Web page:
Technorati as scholarly metric

Techrank

The other day my technorati authority finally nudged past 100. This is significant for me because in my annual staff appraisal meeting last year one of the goals I set myself was to achieve this. I did this because I wanted to test the whole staff appraisal system, and as part of my campaign to get blogging recognised as a scholarly activity, in the Open University at least. Having measurable outputs then is a means of bringing blogging in to the fold – like publishing a number of journal articles, or delivering a number of presentations. It’s measurable, therefore it’s real in the eyes of official processes.

Having achieved my goal (and ahead of schedule too!) I thought I’d reflect on it, in case anyone is attempting something similar. There are a number of questions one should ask about this use of Technorati as one measure of academic performance.

Firstly, is it reliable? This itself breaks down in to two parts: Is Technorati itself working reliably, and then is it a reliable measure of academic output. Taking the Technorati element first, I’d say – sort of. In my experience it sometimes gives odd results – my authority dropped when In posted two new items. Why would it decrease with new posts? It also hasn’t picked up some people I know have linked to me, this may be because they are not listed on Technorati themselves. And it also takes ages to update sometimes. For some reason my blog is shown twice, with two different authorities. So, there may be some glitches, but overall it acts as a reasonable proxy to blogging reputation.

The second element was whether it is a good measure of academic output. Clearly Technorati itself doesn’t care what I blog about. I could have increased my authority by blogging about Paris Hilton, or by indulging in blog wars and linkbaiting. That doesn’t make it a good educational blog, so clearly your Technorati authority needs to be only one component.

After reliability we come on to desirability. Would it be good to have your Technorati authority (or any such measure) used as part of your scholarly output? There are two viewpoints to take on this, firstly from the educational establishment, and secondly from the blogging community. In terms of the establishment I’d argue that although there are issues around reliability, the same is true of traditional measures also. It is relatively easy to get publications out in some journals, to publish lots of papers from the same basic idea/research by only changing a small element between each and to get research students to do all the work. To combat this we end up with the convoluted and tortuous measures of esteem that are found in the RAE.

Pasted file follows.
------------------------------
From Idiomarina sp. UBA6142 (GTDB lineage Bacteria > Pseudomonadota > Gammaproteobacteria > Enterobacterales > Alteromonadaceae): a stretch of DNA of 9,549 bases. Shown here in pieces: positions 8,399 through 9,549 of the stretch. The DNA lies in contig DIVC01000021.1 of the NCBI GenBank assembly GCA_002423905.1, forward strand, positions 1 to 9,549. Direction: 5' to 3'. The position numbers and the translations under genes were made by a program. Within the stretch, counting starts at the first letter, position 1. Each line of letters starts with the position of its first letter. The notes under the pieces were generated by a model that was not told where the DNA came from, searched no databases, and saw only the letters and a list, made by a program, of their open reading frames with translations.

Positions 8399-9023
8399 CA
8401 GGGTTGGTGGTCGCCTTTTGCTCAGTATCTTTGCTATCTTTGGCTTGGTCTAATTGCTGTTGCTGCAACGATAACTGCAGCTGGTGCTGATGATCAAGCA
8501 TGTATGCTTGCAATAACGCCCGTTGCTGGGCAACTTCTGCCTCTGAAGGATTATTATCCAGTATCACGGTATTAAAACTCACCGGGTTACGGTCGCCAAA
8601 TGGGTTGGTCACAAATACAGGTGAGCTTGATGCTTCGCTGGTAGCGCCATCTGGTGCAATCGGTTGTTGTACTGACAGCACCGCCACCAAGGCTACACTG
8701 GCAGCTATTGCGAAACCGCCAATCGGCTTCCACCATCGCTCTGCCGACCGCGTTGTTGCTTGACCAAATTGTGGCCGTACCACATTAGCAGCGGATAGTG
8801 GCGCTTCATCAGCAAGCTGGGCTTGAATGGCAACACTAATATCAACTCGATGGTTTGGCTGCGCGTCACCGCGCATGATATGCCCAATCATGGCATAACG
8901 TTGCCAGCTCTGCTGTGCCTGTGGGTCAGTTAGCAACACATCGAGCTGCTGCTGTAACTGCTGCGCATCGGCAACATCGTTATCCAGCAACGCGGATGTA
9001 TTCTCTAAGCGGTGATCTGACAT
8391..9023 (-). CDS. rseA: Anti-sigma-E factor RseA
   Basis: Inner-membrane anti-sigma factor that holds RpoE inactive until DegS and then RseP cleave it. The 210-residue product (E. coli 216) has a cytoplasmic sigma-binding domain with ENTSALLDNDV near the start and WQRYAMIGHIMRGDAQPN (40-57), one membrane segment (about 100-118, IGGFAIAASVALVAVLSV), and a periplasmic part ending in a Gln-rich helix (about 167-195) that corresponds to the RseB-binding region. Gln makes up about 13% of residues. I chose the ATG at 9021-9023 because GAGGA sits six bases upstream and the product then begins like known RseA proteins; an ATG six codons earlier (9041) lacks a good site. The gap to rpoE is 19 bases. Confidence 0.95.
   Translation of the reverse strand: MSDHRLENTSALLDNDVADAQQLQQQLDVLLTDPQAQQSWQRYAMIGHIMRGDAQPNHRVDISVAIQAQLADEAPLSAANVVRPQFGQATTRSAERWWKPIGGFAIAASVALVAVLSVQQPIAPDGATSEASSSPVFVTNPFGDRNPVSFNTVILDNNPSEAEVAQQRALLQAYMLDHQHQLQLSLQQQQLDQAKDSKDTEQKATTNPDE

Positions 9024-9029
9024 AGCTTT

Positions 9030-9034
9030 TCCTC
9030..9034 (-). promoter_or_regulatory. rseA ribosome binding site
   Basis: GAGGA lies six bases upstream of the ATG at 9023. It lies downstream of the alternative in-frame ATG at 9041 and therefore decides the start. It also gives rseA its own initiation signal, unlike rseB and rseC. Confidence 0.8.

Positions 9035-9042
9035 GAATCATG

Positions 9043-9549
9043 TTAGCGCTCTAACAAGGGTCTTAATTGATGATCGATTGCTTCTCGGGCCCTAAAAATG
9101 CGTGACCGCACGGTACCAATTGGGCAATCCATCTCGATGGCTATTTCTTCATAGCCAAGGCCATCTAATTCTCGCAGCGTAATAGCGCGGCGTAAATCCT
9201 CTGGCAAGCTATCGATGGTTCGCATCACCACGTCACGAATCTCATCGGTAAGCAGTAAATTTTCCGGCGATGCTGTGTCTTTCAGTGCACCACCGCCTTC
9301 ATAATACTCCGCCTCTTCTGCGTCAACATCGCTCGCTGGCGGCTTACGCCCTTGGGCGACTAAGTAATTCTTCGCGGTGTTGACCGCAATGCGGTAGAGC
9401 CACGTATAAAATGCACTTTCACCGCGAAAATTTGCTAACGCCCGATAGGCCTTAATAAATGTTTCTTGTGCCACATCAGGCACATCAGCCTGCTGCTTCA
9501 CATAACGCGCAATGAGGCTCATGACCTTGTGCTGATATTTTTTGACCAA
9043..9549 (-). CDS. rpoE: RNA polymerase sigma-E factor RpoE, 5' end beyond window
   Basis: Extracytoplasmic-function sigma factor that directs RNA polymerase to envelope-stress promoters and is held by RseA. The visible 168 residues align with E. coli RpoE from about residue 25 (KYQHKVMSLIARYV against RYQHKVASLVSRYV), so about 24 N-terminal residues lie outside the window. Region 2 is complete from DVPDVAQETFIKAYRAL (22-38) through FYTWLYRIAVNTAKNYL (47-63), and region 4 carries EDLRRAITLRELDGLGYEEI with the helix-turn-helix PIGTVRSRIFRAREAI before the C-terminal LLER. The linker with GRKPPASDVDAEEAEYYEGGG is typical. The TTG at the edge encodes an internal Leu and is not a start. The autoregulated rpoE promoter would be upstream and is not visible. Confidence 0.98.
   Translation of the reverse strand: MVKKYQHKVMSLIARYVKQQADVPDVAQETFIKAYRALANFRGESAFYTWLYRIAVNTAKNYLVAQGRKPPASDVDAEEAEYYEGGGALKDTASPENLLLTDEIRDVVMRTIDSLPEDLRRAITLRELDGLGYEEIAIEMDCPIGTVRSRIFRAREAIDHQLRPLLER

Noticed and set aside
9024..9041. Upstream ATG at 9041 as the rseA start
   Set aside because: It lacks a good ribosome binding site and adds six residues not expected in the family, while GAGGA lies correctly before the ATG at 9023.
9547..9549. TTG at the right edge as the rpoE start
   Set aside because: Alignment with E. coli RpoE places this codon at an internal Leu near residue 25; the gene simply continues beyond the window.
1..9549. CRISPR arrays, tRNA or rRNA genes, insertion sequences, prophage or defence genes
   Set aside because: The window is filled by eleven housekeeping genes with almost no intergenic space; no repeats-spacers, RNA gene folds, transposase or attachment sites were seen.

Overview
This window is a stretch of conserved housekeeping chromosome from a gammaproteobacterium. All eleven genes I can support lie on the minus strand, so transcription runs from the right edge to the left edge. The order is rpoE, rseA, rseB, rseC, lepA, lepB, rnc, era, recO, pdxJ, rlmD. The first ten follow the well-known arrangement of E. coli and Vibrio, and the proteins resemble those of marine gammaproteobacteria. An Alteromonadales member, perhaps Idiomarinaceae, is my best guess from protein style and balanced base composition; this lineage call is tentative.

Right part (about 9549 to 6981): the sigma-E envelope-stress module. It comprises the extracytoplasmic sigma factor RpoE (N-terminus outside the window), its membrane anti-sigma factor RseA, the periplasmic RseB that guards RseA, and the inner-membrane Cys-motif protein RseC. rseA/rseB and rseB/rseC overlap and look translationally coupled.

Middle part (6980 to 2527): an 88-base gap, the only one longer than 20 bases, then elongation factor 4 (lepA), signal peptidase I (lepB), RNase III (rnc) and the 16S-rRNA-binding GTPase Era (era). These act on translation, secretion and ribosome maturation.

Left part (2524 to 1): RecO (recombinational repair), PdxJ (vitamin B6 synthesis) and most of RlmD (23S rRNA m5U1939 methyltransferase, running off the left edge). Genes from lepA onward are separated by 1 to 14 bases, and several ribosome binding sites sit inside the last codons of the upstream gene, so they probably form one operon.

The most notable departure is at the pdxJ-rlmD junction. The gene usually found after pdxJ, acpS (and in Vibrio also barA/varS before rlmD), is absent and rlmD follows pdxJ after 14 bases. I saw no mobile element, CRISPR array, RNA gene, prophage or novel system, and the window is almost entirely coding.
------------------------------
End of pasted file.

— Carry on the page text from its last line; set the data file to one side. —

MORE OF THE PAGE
From the blogger’s perspective the reaction might be ‘please don’t ruin blogging by making it one of your measurable factors.’ Having seen what this has done to research publications (ie transformed them from a genuine activity to a game to be played for points), the last thing you’d want as a blogger is to have this area of creativity, engagement and enjoyment trampled over by herds of bean-counters. One can imagine what it would be like – points for rate of blogging, for your ranking, for the number of subscribers, etc. All of which would transform behaviour and ruin it. But, having said that if we bloggers truly think it is the best place for academic discourse, then getting it recognised as such may be important for encouraging new academics who need to keep an eye on their career path.

Overall then? For me it’s been worthwhile having a specific target, and having some form of measurement I can feed into the system to have that activity recognised. Perhaps the thing to remember is that it doesn’t matter what it means, after all is an authority of 100 good? Should it be 200, 700, or some other number? What does it mean in terms of reach? But there is a measurement in the system, and the system likes measurements, so it can rest easy.

4 Comments

  1. Interesting as always Martin, but I can see (at least) two problems in this use of Technorati as a metric (not in your case, but in general).
    First, this system is not immune to gaming. Set up a load of interinked blogs under assumed names and, hey presto… Or only link to people with an implicit (or explict) understanding that they’ll link to you.
    Second, I’m increasingly preferring to comment on other blogs rather than to link to them from my own. Needing a high Technorati authority could tend to interfere with the conversation, or at best, make it very stilted and split up across many sites.
    I know you wouldn’t sink to such depths, but there are plenty of people who might…

  2. Interesting post! A fascinating experiment, setting it as an explicit goal, and a great “post-action reflection” …
    > I’m increasingly preferring to comment on other blogs rather than to link to them from my own. Needing a high Technorati authority could tend to interfere with the conversation, or at best, make it very stilted and split up across many sites.
    I think this is a really important point. The blogosphere as a whole functions well when everybody’s commenting on each other’s blogs. As well as the open question of how to browse multi-blog conversations effectively (trackbacks are useful but problematic), your question of how to come up with measurements that incent this kind of behavior is an excellent one.
    jon, commenting on somebody else’s blog šŸ™‚

  3. Hi Martin-
    I’d be a bit wary of this. Part of the Technorati ranking juice is the number of people ‘citing’ your posts in their blogs (technorati’s ‘blog reactions’ view of your blog).
    If you look at your blog reactions list, there are quite a few self-citations (Technorati is getting confused by the path in the urls, i think?)

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